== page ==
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Re: No Man's Sky - Too good to be true?
« Reply #127 on: August 11, 2016, 07:29:24 PM »
PZ...clicked on the link and enjoyed a 4 minute, visually stunning trailer. Not sure what the game would be like but I'm going to look into it more.  Thanks for posting.


Sure thing Rayfer! I think you'll enjoy it. Be sure to check out the amazing black hole at Cygnus X-1!
"This damned Bonaparte is going to get us all killed" - Jean Lannes, 1809

Castellan -  La Fraternite des Boutons Carres

Offline MetalDog

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Re: No Man's Sky - Too good to be true?
« Reply #128 on: August 11, 2016, 07:52:17 PM »
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Offline Rayfer

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Re: No Man's Sky - Too good to be true?
« Reply #129 on: August 12, 2016, 12:09:55 PM »
Game looks intriguing but I just can't afford it at that price.  Been watching vids on youtube and reading initial impression reviews. They are all over the board, from awesome to soulless and repetitive.  Can't wait to read what you guys think of it.

Offline steve58

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Re: No Man's Sky - Too good to be true?
« Reply #130 on: August 12, 2016, 01:18:07 PM »
While I know to take most Steam reviews/reviewers with a large grain of salt, but still....
Quote
OVERALL:   Mostly Negative (4,270 reviews)
Release Date: Aug 12, 2016

Most complaints seem to be performance-based, so not even gonna consider it on my old rig.
« Last Edit: August 12, 2016, 01:20:20 PM by steve58 »
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Offline WYBaugh

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Re: No Man's Sky - Too good to be true?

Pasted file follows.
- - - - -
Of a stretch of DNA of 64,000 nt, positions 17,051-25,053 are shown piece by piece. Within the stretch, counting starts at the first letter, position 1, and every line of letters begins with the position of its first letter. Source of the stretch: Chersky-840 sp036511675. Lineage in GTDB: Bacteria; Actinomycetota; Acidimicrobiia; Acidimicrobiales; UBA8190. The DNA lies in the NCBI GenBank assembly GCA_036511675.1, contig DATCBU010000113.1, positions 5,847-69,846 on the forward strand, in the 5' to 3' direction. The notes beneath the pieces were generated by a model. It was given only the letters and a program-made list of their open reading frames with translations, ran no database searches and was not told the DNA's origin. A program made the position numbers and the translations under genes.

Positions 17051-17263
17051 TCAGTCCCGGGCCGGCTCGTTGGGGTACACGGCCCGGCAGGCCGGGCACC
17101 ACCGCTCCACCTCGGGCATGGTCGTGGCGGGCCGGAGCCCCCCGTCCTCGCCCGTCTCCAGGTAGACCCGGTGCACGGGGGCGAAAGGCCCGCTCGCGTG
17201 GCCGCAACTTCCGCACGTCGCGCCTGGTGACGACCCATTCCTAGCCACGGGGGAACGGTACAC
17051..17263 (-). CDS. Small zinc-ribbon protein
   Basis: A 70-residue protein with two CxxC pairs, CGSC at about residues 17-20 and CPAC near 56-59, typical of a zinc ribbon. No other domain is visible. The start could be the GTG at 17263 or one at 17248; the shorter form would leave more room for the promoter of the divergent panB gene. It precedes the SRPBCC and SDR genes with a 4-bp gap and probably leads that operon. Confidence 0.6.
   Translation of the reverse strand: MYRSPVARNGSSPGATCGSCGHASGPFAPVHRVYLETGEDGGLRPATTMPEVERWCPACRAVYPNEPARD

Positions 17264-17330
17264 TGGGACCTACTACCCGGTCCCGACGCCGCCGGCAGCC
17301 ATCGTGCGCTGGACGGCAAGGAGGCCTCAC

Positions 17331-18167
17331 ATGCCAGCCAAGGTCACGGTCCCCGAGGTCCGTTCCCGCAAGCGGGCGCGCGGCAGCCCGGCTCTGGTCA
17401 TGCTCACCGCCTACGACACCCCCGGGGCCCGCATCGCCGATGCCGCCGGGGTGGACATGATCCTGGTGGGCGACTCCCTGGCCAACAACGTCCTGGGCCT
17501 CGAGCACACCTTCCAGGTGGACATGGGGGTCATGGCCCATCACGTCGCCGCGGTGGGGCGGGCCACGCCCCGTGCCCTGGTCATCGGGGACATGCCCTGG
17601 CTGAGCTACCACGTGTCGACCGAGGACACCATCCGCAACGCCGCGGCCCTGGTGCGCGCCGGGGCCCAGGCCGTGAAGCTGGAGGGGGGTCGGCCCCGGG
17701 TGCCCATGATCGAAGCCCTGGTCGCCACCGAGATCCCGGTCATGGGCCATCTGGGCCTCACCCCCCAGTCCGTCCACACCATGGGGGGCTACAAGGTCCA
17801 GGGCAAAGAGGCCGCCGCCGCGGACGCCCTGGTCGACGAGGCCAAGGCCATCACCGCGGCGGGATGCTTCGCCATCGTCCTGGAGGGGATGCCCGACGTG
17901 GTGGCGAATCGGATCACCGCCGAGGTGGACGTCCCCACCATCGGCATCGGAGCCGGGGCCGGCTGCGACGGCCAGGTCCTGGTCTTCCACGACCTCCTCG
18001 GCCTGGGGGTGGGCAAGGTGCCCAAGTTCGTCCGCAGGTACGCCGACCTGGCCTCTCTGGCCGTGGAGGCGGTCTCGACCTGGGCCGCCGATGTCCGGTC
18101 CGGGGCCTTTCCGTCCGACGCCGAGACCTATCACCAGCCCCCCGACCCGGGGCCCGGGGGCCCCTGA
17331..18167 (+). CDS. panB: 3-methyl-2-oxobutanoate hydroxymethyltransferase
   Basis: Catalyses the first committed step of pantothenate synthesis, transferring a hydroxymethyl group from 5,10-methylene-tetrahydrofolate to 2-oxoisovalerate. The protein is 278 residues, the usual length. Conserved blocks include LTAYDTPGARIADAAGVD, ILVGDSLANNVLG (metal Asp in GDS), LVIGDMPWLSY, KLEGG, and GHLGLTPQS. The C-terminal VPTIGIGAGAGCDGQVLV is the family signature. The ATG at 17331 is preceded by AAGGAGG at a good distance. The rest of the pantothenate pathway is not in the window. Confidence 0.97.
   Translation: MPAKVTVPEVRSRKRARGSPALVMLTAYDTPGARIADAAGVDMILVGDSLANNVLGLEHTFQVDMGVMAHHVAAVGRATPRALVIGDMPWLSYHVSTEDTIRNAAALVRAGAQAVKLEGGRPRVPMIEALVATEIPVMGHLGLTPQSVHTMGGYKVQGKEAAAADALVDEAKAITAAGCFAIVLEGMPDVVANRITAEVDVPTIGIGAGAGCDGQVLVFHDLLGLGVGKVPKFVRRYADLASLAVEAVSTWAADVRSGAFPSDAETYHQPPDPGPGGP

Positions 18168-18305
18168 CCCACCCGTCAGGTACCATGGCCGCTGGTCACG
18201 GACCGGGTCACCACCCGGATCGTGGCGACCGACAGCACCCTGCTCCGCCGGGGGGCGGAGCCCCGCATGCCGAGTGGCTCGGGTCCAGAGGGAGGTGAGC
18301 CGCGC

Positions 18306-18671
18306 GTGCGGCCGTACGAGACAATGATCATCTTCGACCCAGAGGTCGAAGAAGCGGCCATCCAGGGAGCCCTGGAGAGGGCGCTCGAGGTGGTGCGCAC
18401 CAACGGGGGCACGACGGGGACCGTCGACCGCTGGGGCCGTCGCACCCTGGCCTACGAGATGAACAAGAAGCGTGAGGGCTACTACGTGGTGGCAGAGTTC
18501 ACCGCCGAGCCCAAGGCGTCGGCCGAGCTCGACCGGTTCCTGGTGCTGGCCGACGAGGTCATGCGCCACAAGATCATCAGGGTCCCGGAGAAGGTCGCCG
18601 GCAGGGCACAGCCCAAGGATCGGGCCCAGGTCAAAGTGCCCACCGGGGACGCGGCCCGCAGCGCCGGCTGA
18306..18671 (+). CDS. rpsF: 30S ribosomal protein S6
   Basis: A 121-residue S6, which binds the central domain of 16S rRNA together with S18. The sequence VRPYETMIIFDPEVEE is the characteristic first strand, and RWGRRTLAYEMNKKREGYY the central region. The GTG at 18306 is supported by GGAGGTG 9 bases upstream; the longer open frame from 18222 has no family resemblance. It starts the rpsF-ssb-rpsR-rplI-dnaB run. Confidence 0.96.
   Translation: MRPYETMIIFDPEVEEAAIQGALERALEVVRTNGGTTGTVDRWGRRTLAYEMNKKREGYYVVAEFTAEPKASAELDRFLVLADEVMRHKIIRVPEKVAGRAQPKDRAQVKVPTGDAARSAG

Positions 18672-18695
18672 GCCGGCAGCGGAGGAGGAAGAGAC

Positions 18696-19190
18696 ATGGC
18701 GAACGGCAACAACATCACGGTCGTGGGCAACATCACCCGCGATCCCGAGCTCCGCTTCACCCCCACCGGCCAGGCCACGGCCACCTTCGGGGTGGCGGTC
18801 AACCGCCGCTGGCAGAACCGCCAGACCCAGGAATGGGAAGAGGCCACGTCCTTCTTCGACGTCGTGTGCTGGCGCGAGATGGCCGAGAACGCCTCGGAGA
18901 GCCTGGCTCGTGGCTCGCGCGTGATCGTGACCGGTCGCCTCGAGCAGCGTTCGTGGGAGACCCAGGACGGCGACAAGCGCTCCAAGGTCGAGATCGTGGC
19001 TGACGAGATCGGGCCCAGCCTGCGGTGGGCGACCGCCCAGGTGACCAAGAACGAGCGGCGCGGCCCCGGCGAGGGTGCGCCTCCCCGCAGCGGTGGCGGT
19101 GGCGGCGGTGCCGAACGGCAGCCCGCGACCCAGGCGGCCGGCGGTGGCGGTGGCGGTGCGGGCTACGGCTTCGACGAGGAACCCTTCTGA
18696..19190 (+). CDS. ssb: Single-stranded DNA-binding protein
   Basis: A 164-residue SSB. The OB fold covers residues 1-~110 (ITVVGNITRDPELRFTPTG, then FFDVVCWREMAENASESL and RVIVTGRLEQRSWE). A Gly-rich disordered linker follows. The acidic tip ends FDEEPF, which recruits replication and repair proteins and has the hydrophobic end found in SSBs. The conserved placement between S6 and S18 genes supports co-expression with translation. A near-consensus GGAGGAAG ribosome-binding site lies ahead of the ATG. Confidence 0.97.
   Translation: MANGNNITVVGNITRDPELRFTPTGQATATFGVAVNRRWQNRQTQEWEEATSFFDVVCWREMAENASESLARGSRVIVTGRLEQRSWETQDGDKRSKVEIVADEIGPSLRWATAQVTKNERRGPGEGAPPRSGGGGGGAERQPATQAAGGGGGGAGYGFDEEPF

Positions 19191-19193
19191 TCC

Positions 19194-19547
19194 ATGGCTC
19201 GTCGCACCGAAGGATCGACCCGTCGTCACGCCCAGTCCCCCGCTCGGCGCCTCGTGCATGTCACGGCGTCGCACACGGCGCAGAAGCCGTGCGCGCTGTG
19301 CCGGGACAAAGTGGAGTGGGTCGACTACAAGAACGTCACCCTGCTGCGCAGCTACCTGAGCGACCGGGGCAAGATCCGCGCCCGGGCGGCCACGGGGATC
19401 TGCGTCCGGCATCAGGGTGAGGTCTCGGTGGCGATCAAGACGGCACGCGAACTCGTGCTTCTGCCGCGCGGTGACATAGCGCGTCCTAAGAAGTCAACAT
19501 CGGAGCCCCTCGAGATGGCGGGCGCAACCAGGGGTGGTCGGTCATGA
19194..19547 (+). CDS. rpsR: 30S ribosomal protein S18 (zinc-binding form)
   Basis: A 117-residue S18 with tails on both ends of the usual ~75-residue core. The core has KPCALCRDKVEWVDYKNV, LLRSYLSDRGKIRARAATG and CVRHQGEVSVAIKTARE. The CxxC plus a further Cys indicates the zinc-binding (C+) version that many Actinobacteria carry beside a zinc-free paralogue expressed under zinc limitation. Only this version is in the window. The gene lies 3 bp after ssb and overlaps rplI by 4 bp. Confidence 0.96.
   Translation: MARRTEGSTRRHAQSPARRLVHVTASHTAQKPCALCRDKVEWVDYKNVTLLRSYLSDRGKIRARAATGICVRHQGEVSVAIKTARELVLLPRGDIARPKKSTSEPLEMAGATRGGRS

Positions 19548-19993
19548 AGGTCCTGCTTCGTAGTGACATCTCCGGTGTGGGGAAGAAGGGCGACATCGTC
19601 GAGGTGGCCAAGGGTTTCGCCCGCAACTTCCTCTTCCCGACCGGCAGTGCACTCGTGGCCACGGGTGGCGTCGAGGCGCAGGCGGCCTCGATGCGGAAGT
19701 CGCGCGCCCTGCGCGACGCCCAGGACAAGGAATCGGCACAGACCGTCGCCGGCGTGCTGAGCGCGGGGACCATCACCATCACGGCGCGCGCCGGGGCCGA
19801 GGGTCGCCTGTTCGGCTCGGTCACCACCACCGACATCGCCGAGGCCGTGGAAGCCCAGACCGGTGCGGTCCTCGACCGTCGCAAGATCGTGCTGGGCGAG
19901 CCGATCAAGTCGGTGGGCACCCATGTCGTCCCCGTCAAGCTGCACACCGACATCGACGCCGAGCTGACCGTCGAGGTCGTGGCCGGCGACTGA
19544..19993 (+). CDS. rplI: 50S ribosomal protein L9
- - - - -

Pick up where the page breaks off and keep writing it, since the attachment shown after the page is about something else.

« Reply #131 on: August 12, 2016, 01:22:17 PM »


Too funny, I'm sitting here at work listening to Book 1.  You are da man MetalDog!!

Offline sandman2575

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Re: No Man's Sky - Too good to be true?
« Reply #132 on: August 12, 2016, 01:28:10 PM »
While I know to take most Steam reviews/reviewers with a large grain of salt, but still....
Quote
OVERALL:   Mostly Negative (4,270 reviews)
Release Date: Aug 12, 2016

Most complaints seem to be performance-based, so not even gonna consider it on my old rig.


Yikes.  I guess the question of "what to buy: PC or console version?" has been answered...  Hope they get some patches out quick to fix some of this.

Offline steve58

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Re: No Man's Sky - Too good to be true?
« Reply #133 on: August 12, 2016, 01:48:03 PM »
Wow, review count jumped over 1000 in 30+ minutes.  Now at 5476.

Positive (1,843) Negative (3,633)
The democracy will cease to exist when you take away from those who are willing to work and give to those who would not.   Thomas Jefferson

During times of universal deceit, telling the truth becomes a revolutionary act.   George Orwell

If you ever find yourself in need of a safe space then you’re probably going to have to stop calling yourself a social justice warrior. You cannot be a warrior and a pansy at the same time.   Mike Adams (RIP Mike)

Offline sandman2575

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Re: No Man's Sky - Too good to be true?
« Reply #134 on: August 12, 2016, 02:09:12 PM »
Sooo... is anyone actually playing it on PC?  Would love to hear some reassurance that the Steam hysteria about "unplayable!!! 5FPS on Titan-X SLI!!!" is the usual Steam hysteria...